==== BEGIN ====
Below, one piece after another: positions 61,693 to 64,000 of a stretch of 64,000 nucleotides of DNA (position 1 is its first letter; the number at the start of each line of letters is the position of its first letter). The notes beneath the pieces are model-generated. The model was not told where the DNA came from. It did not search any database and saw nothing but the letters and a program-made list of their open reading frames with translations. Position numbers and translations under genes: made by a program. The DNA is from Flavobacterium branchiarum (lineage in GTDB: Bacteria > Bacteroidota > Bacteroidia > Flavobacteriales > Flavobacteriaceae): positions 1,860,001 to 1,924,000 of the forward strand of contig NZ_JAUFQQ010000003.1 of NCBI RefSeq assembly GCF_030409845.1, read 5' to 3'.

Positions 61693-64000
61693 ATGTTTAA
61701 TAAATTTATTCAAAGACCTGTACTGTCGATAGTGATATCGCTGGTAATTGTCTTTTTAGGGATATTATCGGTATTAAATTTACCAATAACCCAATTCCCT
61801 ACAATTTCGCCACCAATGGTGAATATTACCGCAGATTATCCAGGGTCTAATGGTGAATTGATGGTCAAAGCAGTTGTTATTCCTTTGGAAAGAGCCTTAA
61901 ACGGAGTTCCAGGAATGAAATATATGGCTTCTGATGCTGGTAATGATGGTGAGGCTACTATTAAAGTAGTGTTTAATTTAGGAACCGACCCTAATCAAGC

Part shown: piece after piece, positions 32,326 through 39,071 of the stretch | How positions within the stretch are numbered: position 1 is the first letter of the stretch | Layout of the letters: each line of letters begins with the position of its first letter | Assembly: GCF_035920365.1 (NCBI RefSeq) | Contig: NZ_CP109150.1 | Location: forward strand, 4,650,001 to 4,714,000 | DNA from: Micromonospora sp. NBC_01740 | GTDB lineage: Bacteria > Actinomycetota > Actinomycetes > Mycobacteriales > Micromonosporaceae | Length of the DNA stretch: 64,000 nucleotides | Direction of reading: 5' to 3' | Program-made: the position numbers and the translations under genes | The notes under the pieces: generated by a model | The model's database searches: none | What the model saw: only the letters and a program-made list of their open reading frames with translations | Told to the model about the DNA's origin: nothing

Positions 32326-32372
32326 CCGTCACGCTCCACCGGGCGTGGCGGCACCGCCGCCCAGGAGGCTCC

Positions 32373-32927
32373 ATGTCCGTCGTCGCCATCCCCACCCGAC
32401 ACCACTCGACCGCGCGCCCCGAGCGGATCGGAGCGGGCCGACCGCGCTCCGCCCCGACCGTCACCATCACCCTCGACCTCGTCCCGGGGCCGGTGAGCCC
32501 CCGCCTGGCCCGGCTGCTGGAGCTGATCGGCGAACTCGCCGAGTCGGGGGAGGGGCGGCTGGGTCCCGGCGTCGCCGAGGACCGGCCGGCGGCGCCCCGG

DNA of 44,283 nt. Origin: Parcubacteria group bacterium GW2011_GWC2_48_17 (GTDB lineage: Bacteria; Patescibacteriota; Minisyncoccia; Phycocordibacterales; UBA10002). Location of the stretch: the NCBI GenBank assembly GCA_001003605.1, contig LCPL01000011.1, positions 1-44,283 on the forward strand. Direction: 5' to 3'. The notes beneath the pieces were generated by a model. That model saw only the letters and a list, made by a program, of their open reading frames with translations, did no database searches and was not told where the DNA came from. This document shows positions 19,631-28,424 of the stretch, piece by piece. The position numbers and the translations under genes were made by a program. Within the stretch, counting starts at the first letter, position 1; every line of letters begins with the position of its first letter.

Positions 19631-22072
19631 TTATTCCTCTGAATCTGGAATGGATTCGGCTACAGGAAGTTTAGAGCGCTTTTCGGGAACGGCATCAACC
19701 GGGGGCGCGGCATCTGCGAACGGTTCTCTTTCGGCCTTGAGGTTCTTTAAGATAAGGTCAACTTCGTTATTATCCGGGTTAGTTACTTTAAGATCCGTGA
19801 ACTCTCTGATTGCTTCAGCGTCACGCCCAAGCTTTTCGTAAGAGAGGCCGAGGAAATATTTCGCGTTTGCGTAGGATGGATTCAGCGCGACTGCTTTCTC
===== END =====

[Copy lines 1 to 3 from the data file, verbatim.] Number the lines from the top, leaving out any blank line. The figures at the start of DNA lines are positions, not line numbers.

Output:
Below, one piece after another: positions 61,693 to 64,000 of a stretch of 64,000 nucleotides of DNA (position 1 is its first letter; the number at the start of each line of letters is the position of its first letter). The notes beneath the pieces are model-generated. The model was not told where the DNA came from. It did not search any database and saw nothing but the letters and a program-made list of their open reading frames with translations. Position numbers and translations under genes: made by a program. The DNA is from Flavobacterium branchiarum (lineage in GTDB: Bacteria > Bacteroidota > Bacteroidia > Flavobacteriales > Flavobacteriaceae): positions 1,860,001 to 1,924,000 of the forward strand of contig NZ_JAUFQQ010000003.1 of NCBI RefSeq assembly GCF_030409845.1, read 5' to 3'.

Positions 61693-64000
61693 ATGTTTAA